This is a re-post from stumelton.com. the original article was published almost exactly a year ago. Thank God For Jokes is live today on Netflix…watch it! I also saw one of his Netflix special tapings and if you’re curious about what that was like, check out How You Can Make A Successful Netflix Stand Up Comedy Special Just Like Mike Birbiglia.
“Look, it’s just us [here]. Blogs.. .what a bunch of bullshit!” – Paul F. Tompkins, The Wolf Den Podcast
If you’re a person with a heartbeat, you can agree that blogs are the worst thing to ever happen to human society and that includes Adolf Hitler. Bloggers should happily kill themselves, knowing they are doing the world a favor! Okay, I’m exaggerating a little. However, like any good comedian, I hate everything that bloggers have ever done. I’ve never read something a blogger wrote and thought, “Wow, I’m glad I read that! I definitely don’t want to kill whoever wrote this!” Any Joe Shmoe can write a blog to boost his self-importance; all you need are fingers to type. Who gives a shit about what you say! Boooo! Get. A. Life. Right???
Us comedians thoroughly despise bloggers. And rightfully so! Comedians are the truth-tellers of our society. They aren’t afraid to call people out, especially those faceless, soulless “writers” of the web who have no purpose in life other than to shamelessly wrangle clicks at any cost. Comedians provide the world a fantastic service: they make people laugh! On the other hand, bloggers complain. Laughter is positive; complaining is purely negativity. Bloggers bring people together to hate on others gripe about the state of the world. Nothing could be fucking sadder. Who wants that?
Bloggers are a bunch of no-good, self-important nobodies who don’t matter! That’s a fact. But, you shouldn’t just accept that as truth; there are a ton of great reasons why comedians think bloggers should jump off a damn cliff. As far as I know, no one has taken the time to carefully, thoughtfully, and meticulously put these degenerates in their place until now. So, here they are. Here are all the reasons that comedians think bloggers are jerk off fuckbrains.
Oh and by the way, THIS blog is really cool, though.
I’ve been thinking a lot about how my stand up has changed since I did comedy back in college on the West coast, so I wrote this thing about one of my old jokes that I ended up adapting after coming to New York City. Before I say anything else, I want to point out that my experience in comedy is limited. I did relatively minimal comedy before coming to New York and I’ve been here for just over half a year. So, in terms of the East/West differences I’m writing about, they only come from my limited personal experiences, which I suppose could have been different for anyone.
People are always complimenting guys saying, “He’s a gentleman and a scholar.”
Those are two things I’ve never wanted to be.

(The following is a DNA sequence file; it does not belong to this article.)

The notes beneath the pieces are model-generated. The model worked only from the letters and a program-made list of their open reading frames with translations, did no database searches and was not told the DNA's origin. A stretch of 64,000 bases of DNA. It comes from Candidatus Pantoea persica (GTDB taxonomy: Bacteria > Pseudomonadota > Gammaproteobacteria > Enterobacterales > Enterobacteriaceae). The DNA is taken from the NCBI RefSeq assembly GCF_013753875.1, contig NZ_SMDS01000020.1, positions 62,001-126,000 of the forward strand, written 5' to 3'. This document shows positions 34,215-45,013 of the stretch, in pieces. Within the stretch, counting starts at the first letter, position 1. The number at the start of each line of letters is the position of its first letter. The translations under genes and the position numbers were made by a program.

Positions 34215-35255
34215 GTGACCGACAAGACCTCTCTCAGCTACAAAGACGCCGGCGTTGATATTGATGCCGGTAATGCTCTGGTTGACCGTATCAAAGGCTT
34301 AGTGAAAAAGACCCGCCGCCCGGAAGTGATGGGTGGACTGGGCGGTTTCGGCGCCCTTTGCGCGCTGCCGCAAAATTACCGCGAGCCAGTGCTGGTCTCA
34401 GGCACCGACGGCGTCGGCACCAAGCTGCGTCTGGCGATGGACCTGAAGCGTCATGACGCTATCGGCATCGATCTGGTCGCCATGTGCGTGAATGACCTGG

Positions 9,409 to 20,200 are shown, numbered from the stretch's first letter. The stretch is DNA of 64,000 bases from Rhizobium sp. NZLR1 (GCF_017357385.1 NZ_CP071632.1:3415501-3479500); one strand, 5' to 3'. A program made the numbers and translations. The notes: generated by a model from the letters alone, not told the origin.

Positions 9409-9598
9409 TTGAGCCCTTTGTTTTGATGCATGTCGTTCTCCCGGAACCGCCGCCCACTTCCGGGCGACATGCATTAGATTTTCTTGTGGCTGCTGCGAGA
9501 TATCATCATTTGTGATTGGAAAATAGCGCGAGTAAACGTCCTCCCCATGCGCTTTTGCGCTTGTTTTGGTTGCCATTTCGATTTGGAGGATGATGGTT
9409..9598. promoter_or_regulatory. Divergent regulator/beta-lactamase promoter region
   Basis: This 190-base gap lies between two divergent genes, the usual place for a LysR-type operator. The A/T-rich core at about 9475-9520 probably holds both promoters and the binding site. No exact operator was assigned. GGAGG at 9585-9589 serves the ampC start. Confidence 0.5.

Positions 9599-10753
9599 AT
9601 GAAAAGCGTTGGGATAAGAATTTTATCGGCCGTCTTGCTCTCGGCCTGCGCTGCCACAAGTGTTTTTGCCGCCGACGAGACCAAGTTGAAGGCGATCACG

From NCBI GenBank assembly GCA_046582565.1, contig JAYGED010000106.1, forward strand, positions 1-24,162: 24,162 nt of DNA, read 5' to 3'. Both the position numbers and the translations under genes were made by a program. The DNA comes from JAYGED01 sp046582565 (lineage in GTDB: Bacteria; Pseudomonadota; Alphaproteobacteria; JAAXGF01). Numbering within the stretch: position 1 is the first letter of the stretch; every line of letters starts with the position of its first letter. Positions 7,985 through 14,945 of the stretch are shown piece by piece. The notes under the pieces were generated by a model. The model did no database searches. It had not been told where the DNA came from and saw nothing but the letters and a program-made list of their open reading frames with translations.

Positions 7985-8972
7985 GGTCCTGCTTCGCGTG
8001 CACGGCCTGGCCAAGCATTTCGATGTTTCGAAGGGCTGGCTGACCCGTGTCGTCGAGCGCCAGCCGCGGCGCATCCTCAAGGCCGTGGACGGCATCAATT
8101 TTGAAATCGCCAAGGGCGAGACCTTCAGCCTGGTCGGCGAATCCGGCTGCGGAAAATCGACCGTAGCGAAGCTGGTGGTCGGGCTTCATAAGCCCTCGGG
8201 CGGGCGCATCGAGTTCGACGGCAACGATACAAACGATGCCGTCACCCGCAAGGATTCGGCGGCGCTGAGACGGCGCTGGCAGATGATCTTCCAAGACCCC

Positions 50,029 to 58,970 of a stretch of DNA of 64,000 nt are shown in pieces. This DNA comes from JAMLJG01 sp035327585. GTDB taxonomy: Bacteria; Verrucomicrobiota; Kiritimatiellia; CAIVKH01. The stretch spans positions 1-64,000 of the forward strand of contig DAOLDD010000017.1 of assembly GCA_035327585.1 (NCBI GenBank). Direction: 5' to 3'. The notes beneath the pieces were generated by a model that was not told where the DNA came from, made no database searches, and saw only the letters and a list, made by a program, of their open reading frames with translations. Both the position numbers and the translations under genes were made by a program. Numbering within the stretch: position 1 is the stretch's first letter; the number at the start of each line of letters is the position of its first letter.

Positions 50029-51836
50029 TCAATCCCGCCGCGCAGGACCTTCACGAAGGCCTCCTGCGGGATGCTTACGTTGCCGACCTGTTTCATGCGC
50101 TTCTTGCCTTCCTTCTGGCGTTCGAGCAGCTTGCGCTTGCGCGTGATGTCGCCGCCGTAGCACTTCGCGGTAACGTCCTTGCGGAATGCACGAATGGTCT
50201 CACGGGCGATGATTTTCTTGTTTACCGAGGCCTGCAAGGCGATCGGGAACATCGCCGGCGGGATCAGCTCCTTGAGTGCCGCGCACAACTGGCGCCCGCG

If I want to compliment someone, I say, “He’s a pimp and he runs a charity.”
That way, you can’t even be jealous of him. All you can say is, “He’s a great guy…he deserves all those hoes.”
The featured image was taken in the East Village. It’s a mural of Robin Williams, who was a gentleman and a scholar.
Sometimes it’s fun to play stupid games like, “Who is the Richard Pryor of today?” So why not? But, before we get into this, I want to make it clear that I’m not trying to argue that any of these modern comedians are on par with the legends I am comparing them to. Nor am I saying they’ve necessarily been influenced by them, either. All I’m saying is that when I watch these comedians today, I can’t help but be reminded of some great old comedians. Maybe they’re just similar comedy souls born at different times.
Not quite sure what that means, but hey it sounds pretty good, doesn’t it? Sure it does. Anyways, I tried to pick some comedian pairings that would be interesting without being too much of a stretch. We’ll see if that’s true, I suppose.
I’ve listened to enough WTF Podcast episodes to have finally realized, “You know, what? Marc Maron is actually pretty good at this.” A previous thing I wrote about a Marc Maron article inspired me to go more in depth into what makes him so good at what he does.
As a lot of conversations among comedians start, I was on the train with my friend Mark. I asked him if he’d seen Master of None (MoN) on Netflix yet. He said, “Yeah! I thought it was awful – I couldn’t watch past the first episode.” And of course I was like, “What?! That’s crazy! I think it’s awesome!”
I lied: his real name isn’t Mark. Way to lose the reader’s trust 15 seconds in.
So, I decided to ask a bunch of people what they thought of me. Why? Well, It’s a really awkward question for people to answer and it’s fun to watch people deal with that. And I thought it could be funny. And I’m pretty much the worst at describing anything, especially myself. Why not let the masses do it for me?
Storytelling has been around forever. It might be the oldest source of entertainment. Besides…rocks? And like comedy, it takes a lot of experience to be really, really good at.
Do you think Christmas trees know that they’re Christmas trees or one day a lumberjack just walks up to them and goes, “You’re going to die. For Jesus.”
And the tree is like, “What? But I had no previous religious affiliation heretofore!”
And the lumberjack is like, “Well, henceforth you do. Also, it’s the sixteenth century. That’s why we’re talking like this.”
It would suck to be a Christmas tree. You just live your whole life in Wisconsin with all your friends and then you die. All of you. At the same time.
And then you end up in someone’s living room and you’re like “What’s going on? I can’t feel my legs! How am I standing up right now?”
And then someone is just like, “Shhhhhhhhh…I’m gonna put Christmas lights on you. Trust me, it makes sense.”
And then you’re like, “But it’s the sixteenth century…Christmas lights haven’t been invented yet.”